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July 22, 1959, Vol. IV, No. 39
Brooklyn’s Angel is ‘Miss Beatnik’
Angel, age 17, last week regained the title of “Miss Beatnik” for the local folk when she was chosen First Lady of MacDougal Street by her peers at the Gaslight Coffee House.
The contest had been staged to clear the beatnik name, which had been sullied a few days earlier when, according to the coffeeshop cognoscenti, a girl from the Copa kicking squad was given the palm at a 10th Street bar.
The shoeless winner of the accolade may, perhaps, be beat, but she is not just another passive member of the Waiting Generation, as Professor William Barrett has characterized the beatniks.
“I consider myself an artist and an intellectual, and I smoke Viceroy and I think for myself,” Angel declares.
She does a good deal of her thinking at Brooklyn College, which is in the borough from whence she comes and the school which she attends on a state scholarship.
“I love the Village,” Angel yesterday told The Voice. “I think my parents are Bohemians. My mother took up guitar, piano, and algebra at the age of 40. My father paints, writes, tells funny stories, and tap dances.”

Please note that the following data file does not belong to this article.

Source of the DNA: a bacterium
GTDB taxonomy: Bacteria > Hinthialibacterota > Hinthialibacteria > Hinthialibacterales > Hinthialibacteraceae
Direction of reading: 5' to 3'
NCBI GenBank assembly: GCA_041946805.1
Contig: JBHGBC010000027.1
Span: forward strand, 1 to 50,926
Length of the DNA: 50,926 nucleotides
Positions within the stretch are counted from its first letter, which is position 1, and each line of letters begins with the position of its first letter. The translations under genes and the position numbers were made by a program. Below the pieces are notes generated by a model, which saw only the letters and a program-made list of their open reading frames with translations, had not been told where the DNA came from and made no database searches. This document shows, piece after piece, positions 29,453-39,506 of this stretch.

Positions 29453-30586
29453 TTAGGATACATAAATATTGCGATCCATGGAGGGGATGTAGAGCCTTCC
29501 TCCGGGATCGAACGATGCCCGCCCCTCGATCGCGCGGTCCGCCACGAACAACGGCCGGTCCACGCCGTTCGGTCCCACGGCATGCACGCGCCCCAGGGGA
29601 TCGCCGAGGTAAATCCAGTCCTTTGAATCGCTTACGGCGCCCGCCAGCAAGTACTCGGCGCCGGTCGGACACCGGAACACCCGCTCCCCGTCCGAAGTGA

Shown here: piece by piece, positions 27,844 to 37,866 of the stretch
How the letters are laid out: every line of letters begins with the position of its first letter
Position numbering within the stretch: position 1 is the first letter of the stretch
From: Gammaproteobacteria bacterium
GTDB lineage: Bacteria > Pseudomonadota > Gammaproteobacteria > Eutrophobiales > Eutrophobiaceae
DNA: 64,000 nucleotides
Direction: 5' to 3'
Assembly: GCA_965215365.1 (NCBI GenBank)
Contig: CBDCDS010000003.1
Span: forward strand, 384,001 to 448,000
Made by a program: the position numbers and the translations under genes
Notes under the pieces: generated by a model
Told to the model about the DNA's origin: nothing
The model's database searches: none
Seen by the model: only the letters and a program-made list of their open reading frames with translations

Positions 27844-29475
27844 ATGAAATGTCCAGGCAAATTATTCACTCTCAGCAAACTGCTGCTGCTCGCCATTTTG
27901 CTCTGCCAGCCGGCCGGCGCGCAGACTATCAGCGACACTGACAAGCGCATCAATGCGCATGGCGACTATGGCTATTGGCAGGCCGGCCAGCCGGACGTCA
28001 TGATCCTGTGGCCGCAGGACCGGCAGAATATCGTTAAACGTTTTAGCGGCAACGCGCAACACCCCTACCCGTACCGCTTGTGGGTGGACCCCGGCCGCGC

She is deeply concerned about the way the public views the beatniks, although she considers herself a hipster [Like cool, man, not weary.–Ed.] [That’s an original editor’s note, by the way–T.O.]
“I wish people would try to understand what the so-called beat generation is, and maybe they will realize we have something to offer society. We are considered anti-social, but we are not!”
John Mitchell, owner of the Gaslight, broke in: “You tell ’em, baby, that if anybody’s anti-social it’s Ike and Khrushchev.”
“By living this sort of life we will eventually find truth and a place for ourselves out of this sick society. The BG is the search for truth,” concluded 17-year-old Miss Beatnik on her day of triumph.
[Each weekday morning, we post an excerpt from another issue of the Voice, going in order from our oldest archives. Visit our Clip Job archive page to see excerpts back to 1956.]